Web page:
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Posted 19 Aug 2004
Licenced CPOL

Using .NET Databinding to Bind an Editable InkPicture Control to a Database

, 22 Aug 2004
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This article discusses how to create a UserControl that binds to a database to display Tablet PC Ink.


Visual Studio provides powerful databinding features which allow you, the developer, to attach controls to fields in a database table and have those fields update automatically when the current record in the table is changed. What makes it so powerful is that you can do this with little or no code. With common data types like strings or numbers, databinding is very simple, but it gets slightly more complicated when the data to be bound to is a custom type. This article addresses that special case and discusses how to bind a control to ink stored in a database. Note that the ink I'm referring to is the ink from the Microsoft Tablet PC SDK.

This article is a companion article to Using .NET Databinding to Display Ink from a Database which discussed how to bind a read-only InkPicture control to a database. If you have not read that article, you should probably take a moment to do so now. This article will go a step further and discuss how to create a read-write binding of the ink to the database using a control that is derived from the InkPicture control and it assumes that you are familiar with all the content in the previous article. Due to threading issues it is not possible to create a read/write binding to the InkPicture control directly, hence the need for us to create our own derived control.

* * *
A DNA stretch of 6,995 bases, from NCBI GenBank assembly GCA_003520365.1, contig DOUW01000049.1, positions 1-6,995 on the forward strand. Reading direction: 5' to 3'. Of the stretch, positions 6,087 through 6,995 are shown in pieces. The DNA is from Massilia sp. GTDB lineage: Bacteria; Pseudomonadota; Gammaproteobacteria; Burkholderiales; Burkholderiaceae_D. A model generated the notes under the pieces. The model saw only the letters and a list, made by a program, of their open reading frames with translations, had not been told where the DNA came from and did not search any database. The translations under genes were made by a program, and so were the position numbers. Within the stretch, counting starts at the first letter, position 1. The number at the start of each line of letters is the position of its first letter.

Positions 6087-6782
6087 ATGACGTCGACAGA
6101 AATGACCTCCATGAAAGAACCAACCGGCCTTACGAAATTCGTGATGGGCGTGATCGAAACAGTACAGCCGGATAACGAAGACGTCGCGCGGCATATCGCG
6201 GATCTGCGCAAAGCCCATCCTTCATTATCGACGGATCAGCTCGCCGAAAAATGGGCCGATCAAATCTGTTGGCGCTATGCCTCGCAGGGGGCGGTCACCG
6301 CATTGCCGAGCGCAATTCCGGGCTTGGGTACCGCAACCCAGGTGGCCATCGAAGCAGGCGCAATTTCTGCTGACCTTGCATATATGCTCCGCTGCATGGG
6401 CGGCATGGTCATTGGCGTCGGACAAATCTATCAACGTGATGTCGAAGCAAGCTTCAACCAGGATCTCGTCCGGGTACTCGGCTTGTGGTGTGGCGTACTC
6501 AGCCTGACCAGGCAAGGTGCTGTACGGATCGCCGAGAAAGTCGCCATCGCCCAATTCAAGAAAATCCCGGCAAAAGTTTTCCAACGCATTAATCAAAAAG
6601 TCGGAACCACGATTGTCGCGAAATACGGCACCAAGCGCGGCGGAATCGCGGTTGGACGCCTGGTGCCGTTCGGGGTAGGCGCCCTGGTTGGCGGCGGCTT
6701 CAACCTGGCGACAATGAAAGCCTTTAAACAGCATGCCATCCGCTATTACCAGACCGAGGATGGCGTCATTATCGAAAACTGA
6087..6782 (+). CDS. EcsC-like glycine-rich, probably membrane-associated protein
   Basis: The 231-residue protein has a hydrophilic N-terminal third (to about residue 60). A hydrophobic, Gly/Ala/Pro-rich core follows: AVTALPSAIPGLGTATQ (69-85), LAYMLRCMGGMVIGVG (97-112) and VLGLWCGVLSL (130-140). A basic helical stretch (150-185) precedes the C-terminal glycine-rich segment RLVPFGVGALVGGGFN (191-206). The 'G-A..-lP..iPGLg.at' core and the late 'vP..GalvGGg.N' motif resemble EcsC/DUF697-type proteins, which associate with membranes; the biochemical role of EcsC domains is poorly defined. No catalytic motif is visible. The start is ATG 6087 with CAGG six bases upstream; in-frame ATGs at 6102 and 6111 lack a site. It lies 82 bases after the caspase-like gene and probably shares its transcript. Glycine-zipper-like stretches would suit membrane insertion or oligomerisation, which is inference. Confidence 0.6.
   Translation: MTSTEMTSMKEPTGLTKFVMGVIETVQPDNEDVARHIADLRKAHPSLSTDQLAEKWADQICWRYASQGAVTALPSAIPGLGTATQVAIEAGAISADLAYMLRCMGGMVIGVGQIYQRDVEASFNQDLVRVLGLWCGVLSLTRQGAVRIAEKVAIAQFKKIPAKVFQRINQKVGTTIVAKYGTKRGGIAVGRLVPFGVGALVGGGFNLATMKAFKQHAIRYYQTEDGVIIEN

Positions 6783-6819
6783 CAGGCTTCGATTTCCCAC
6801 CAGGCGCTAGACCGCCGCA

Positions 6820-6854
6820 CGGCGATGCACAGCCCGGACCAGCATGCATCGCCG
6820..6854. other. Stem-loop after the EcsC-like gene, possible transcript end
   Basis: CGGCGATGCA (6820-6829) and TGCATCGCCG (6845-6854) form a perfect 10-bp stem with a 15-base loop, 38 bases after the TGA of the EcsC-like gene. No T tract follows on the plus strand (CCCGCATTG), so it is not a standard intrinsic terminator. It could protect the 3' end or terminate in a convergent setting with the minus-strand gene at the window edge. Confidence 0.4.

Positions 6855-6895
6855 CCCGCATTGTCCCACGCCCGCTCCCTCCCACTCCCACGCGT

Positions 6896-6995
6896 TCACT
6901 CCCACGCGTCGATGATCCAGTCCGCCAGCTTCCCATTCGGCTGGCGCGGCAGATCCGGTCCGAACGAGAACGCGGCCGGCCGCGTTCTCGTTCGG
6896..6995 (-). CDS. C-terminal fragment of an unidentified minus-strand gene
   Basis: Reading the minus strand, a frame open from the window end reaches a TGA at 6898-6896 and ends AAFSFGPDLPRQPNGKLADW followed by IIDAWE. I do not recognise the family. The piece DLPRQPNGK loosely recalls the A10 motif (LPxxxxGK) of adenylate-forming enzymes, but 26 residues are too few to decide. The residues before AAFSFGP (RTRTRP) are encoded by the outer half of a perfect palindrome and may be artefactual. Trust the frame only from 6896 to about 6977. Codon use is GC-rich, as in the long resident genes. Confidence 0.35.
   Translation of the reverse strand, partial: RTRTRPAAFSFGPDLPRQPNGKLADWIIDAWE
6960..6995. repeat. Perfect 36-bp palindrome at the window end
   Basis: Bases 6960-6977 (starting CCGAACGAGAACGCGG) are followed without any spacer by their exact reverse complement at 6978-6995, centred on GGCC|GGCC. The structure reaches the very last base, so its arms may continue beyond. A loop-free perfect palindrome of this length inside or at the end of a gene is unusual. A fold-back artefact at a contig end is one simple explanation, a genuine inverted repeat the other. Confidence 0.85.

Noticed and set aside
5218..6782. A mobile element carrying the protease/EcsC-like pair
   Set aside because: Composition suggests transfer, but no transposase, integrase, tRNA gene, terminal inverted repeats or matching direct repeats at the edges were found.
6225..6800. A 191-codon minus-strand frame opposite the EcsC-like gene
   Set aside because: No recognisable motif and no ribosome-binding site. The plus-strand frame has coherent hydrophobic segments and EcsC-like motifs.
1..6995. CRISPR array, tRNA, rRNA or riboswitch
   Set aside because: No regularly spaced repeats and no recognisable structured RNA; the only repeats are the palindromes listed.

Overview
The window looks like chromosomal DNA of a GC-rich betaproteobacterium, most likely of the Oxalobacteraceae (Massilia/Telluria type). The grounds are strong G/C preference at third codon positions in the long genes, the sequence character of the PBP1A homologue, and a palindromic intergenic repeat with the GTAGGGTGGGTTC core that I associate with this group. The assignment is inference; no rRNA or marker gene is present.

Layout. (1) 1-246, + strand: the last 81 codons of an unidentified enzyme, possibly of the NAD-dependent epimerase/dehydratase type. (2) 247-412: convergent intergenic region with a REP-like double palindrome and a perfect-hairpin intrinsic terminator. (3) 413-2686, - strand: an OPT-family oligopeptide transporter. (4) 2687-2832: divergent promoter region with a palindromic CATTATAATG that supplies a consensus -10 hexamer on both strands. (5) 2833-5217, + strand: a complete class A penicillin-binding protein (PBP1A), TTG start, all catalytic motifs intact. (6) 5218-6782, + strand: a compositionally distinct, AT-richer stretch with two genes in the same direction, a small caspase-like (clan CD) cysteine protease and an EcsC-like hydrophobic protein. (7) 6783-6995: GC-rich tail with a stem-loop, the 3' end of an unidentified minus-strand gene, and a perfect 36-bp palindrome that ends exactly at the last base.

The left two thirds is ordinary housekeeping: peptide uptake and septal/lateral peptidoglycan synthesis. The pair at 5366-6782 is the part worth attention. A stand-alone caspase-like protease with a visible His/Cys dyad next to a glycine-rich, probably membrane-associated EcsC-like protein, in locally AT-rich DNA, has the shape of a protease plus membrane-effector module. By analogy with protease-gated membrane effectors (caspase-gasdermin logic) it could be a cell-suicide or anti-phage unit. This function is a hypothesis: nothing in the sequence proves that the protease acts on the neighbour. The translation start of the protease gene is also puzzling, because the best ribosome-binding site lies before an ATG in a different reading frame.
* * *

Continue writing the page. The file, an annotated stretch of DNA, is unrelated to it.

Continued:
This article assumes that you have knowledge of or experience using bound controls in Microsoft Visual Studio and are able to use the IDE to manipulate Connections, DataAdapters, and DataSets. Basic understanding of the development of user controls is also helpful, but not necessary.

Using the code

In order to use the code in this article you will need to have the Microsoft Tablet PC SDK installed on your development machine. The Tablet PC SDK can be downloaded from It is not necessary to have a Tablet PC in order to use the SDK.

Creating the Ink Control

Because of a threading issue with the InkPicture control that ships with the Tablet PC SDK it is necessary to crate our own InkPicture control to use in our databinding. We don't want to reinvent the wheel so we use inheritance and derive our new control from the InkPicture control. The code below shows what the declaration of our new control should look like.

public class InkDataPicture : Microsoft.Ink.InkPicture

The inherited control takes on all the properties and methods of the control it inherits from so we only need to implement the properties or methods that we would like to change. If you've done development with Ink serialization and the InkPicture box then you know that the InkEnabled property of the control needs to be false if you are going to manipulate the ink in code. We bind to the Ink property of the control using formatting events and those events do not provide us access to the source control; they only provide us access to the data. Because we don't have access to the control we cannot ensure that the InkEnabled property is false. Because of this issue, attempts to bind to an editable InkPicture box will fail.